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01.12.2018 | Letter | Ausgabe 1/2018 Open Access

Critical Care 1/2018

Letter on “Pre-hospital transthoracic echocardiography for early identification of non-ST-elevation myocardial infarction in patients with acute coronary syndrome”

Zeitschrift:
Critical Care > Ausgabe 1/2018
Autoren:
Guido Tavazzi, Aleksandar N Neskovic, Bogdan A Popescu, Gabriele Via
Wichtige Hinweise
Abbreviations
ACS
Acute coronary syndrome
FoCUS
Focus cardiac ultrasound
MI
Myocardial infarction
NSTE-ACS
Non-ST-elevation acute coronary syndrome
NSTEMI
Non-ST-segment myocardial infarction
RWMA
Regional wall motion abnormality
TTE
Transthoracic echocardiography
We read with interest the manuscript by Bergmann et al. [ 1] but believe it is fraught by several conceptual and methodological flaws, the main ones being:
  • The authors used interchangeably the terms “transthoracic echocardiography”, “focus echocardiography”, and “focus cardiac ultrasound”(FoCUS) without the clear distinction required by the potential major clinical implications [ 2]; the screening for regional wall motion abnormalities (RWMA) is in fact clearly considered by international consensus beyond the scope of the limited training and application that FoCUS entails [ 3, 4], and the level of echocardiographic education/competence of emergency physicians was not detailed.
  • The authors state: “A diagnosis of NSTEMI was based on the combination of ACS symptoms, lack of ST-segment elevation, and RWMA. Myocardial infarction was excluded in the absence of the latter.” Non-transmural infarctions compromising a small amount of necrotic myocardium may not be detectable on 2D-echo. It has been shown that RWMA detectable by echocardiography occur if resting coronary flow is reduced by > 50%, if > 20% of myocardial thickness is jeopardized by actual ischemia/necrosis, or if at least 1–6% of the left ventricle mass is involved [ 5].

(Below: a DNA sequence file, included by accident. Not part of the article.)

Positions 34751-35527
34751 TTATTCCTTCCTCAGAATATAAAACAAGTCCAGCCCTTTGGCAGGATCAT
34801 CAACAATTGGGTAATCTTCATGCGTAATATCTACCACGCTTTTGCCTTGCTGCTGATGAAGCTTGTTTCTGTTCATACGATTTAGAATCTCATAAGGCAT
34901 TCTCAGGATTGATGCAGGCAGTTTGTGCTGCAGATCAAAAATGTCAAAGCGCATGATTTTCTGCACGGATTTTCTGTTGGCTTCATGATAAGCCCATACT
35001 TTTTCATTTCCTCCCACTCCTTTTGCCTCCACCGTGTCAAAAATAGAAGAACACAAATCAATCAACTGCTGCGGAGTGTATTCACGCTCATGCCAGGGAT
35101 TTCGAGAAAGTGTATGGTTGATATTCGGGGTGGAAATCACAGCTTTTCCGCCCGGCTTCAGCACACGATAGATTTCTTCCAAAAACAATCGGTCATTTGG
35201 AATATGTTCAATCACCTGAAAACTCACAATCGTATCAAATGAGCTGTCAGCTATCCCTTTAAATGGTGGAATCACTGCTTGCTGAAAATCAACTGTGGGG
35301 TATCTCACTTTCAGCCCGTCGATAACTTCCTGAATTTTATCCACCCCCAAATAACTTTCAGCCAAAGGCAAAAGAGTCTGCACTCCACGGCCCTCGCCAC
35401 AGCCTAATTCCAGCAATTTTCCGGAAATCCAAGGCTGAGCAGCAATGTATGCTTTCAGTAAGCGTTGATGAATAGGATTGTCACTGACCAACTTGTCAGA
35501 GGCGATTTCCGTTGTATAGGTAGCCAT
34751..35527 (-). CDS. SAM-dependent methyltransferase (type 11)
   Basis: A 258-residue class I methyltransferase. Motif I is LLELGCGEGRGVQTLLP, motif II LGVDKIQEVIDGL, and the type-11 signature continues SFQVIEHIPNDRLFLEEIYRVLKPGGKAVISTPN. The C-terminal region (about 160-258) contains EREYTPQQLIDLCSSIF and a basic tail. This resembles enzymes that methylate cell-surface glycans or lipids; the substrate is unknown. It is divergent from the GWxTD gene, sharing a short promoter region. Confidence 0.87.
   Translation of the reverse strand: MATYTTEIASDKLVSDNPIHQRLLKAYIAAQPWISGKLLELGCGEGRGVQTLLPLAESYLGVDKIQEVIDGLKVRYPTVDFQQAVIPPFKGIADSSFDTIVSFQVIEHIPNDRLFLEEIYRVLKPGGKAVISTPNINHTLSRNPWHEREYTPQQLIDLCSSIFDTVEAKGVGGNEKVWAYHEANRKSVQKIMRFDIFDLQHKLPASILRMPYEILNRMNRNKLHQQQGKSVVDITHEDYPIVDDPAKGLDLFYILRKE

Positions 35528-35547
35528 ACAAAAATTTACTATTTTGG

• Previous myocardial infarction is indicated as an exclusion criterion. But a screening for myocardial scars or signs of pre-existing left ventricle disease was omitted from the exam, and a subsequent re-reading of the images by a blinded expert was omitted too, which may have led to potential false positives in non-ST-segment myocardial infarction (NSTEMI) diagnosis.
It remains obscure how the authors can conclude that “No evidence of myocardial infarction was found in any patient with NSTE-ACS without RWMA in the pre-hospital TTE” and later state that NSTEMI was conclusively diagnosed in two patients without RWMA [ 1]. We agree, as recommendations do [ 2], that pre-hospital ultrasound has the potential to lead to earlier diagnosis and faster treatment in acute cardiac patients. But, based on questionable methodology and unclear data, this study conveys the equivocal message that FoCUS has sufficient diagnostic accuracy for NSTEMI.

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The authors declare that they have no competing interests.

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